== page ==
Companies cannot afford to ignore 50% of the potential workforce [women] and expect to be competitive in the global economy.
BOTTOM LINE BENEFITS
It is well-documented and widely recognized that women are underrepresented in corporate management and decision-making roles. And with women making up about 50% of the US workforce and comprising over 55% of today’s college graduates, it’s no surprise that women are becoming a larger and larger part of the talent pool.
Over the past 6 years, a growing number of CEOs are now more concerned about the impact that talent diversity has on their businesses and rightly so. The case for leadership gender diversity and its positive impact on company performance and profitability is gaining traction, not only in the US, but also worldwide.
Companies with more balanced leadership do a better job recruiting and retaining talented workers.
Having women in at least 30% of leadership positions adds 6% to a company’s net profit margin.
A gender-diverse workforce allows companies to serve an increasingly diverse customer base.
Companies in the top quartile for gender diversity are 15% more likely to financially outperform their counterparts in the lower quartile.
Inclusive cultures have 22% lower turnover rates due to increased morale, opportunity and equality.
Companies with 3 or more women in top management functions score more highly for each organizational criterion.
86% of millenial women seek careers with companies with strong records of diversity, equality and workforce inclusion.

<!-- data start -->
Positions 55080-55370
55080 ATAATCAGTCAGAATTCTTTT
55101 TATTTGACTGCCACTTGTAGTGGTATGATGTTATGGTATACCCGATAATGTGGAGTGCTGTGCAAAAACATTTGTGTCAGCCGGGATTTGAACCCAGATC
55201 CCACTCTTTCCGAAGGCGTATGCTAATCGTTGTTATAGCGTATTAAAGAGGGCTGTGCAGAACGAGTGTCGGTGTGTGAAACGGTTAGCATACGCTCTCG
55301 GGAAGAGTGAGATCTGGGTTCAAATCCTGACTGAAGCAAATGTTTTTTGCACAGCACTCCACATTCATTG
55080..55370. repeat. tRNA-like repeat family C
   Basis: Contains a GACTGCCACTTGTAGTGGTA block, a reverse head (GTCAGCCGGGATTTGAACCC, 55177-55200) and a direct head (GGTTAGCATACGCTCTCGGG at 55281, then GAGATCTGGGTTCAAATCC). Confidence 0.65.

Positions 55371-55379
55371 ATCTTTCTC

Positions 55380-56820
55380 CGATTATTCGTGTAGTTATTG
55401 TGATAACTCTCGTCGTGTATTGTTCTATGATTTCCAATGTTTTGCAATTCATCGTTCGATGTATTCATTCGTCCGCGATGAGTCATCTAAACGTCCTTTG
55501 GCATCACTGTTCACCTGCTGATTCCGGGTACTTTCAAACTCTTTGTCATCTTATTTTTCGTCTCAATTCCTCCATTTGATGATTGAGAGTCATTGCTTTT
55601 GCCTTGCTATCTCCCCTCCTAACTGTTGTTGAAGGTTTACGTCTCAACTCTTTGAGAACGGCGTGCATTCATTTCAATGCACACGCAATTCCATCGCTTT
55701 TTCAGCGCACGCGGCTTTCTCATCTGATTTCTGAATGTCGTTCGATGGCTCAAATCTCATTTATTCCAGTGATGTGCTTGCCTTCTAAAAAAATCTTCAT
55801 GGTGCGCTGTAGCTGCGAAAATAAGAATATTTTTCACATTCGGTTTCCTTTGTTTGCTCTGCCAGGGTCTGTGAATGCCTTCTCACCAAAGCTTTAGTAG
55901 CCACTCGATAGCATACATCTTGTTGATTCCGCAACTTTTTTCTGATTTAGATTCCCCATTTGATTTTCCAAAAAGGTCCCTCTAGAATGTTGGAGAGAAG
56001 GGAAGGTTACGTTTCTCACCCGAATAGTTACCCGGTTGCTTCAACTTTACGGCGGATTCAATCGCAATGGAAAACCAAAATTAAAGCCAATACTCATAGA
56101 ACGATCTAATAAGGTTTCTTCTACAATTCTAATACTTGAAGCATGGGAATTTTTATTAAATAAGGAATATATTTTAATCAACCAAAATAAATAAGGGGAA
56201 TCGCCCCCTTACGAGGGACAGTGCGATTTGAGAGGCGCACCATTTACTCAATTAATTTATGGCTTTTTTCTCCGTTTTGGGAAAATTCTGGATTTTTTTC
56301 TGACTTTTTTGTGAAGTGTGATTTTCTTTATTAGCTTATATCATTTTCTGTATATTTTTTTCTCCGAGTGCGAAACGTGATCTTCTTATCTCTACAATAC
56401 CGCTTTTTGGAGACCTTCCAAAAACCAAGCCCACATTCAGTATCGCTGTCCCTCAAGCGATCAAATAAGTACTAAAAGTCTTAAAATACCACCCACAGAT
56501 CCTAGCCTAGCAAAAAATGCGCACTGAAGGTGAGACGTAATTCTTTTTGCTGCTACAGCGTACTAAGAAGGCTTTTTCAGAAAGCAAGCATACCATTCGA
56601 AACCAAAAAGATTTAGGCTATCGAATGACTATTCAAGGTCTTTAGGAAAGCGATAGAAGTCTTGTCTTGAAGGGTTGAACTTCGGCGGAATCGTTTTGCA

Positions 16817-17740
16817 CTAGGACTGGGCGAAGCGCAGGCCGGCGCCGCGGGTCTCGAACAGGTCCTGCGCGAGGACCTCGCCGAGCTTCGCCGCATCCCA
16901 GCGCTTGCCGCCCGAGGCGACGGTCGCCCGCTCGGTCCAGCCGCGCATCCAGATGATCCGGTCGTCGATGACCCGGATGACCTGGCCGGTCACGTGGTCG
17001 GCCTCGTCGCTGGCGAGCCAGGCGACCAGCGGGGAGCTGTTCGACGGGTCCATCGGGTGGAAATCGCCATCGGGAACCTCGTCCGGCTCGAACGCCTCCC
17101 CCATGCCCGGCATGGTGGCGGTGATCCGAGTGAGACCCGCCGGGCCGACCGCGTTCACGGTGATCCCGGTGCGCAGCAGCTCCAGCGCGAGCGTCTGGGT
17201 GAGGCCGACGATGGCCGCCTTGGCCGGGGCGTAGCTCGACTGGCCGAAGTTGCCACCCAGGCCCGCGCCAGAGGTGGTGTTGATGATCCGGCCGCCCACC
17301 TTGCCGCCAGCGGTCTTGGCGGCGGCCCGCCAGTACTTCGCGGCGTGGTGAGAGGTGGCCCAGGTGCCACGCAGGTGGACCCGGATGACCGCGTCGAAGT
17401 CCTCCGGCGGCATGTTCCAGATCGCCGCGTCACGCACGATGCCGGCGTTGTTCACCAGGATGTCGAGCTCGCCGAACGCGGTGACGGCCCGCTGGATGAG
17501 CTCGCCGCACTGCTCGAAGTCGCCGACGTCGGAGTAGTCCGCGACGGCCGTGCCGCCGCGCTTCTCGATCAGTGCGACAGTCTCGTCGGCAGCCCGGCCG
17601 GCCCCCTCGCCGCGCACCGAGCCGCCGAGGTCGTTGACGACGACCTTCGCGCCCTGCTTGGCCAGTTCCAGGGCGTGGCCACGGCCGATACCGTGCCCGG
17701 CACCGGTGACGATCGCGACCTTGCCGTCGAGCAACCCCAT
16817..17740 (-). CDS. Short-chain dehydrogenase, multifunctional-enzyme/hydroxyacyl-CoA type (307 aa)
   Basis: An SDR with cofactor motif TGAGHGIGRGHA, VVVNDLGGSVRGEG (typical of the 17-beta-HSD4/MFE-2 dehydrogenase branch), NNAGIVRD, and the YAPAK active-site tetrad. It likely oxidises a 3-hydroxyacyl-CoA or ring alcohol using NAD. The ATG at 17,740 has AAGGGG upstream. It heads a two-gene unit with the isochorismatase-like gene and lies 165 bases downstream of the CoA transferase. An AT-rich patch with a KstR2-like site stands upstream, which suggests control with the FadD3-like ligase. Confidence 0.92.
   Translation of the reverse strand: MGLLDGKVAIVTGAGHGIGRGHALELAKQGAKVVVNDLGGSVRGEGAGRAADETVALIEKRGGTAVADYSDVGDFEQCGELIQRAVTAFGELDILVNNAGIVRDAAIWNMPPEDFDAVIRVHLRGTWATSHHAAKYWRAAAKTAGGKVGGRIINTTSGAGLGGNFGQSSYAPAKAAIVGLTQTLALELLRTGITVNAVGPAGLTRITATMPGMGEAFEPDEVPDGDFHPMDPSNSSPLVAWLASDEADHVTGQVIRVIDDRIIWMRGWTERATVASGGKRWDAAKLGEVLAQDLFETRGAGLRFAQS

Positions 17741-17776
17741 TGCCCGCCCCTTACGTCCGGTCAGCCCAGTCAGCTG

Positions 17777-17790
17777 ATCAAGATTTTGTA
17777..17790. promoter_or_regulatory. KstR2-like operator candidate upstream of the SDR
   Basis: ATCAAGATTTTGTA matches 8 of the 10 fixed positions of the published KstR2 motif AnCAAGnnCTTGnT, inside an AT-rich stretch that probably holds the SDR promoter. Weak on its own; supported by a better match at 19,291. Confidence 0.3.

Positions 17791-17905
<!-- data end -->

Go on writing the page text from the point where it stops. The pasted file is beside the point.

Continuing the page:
Companies with strong female leadership generated a Return on Equity of 10.1% per year versus 7.4% for those without.
Difference amongst men and women in viewpoints, ideas, and market insights enables better problem solving and superior performance.
There is much work to be done. Despite all the bottom line benefits of women leadership, companies typically face a greater challenge in having too small a pool of strong, quality women managers and leaders to develop and promote from.
Commonly referred to as the “leaky pipeline,” women hold 53% of entry-level jobs, 37% of mid-management roles, and 26% of senior management positions and significantly less of C-suite roles.
The pipeline problem is further compounded with the fact that since 2000, the number of “prime age” women in the workforce, ages 24-54, has been declining. This decrease in women talent is for reasons significantly greater than work pressures and family burdens:
- They struggle with exerting themselves as “Executive Material”
- They don’t get useful feedback to correct on “Executive Presence”
- They tend not to have sponsors that propel them into those positions
- They leave their companies because of feeling underpaid with a lack of development opportunities
Bobbi-Jo Brighton, CST, LCI works with progressive companies that are committed to evolving the thinking, performance, and leadership skills of their talent.
Companies that speak with us to proactively grow and develop their existing and emerging women leaders typically are:
- Concerned about retaining the best female talent as a desired competitive advantage necessary in today’s complex business world.
- Intent on developing women managers into leaders and advancing women leaders into leadership roles.
- Successful at infusing gender diversity at lower levels, yet struggling with how to increase women leadership numbers at the top.
- Unsure on how to provide what professional women want, need, and will tolerate regarding coaching, training, and mentoring for transformational change.
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Look what’s happened since 1776, most of the time, using half our talent. I mean just imagine what’s gonna happen when we, you know — go full blast with 100%… Women have every bit the potential men do.”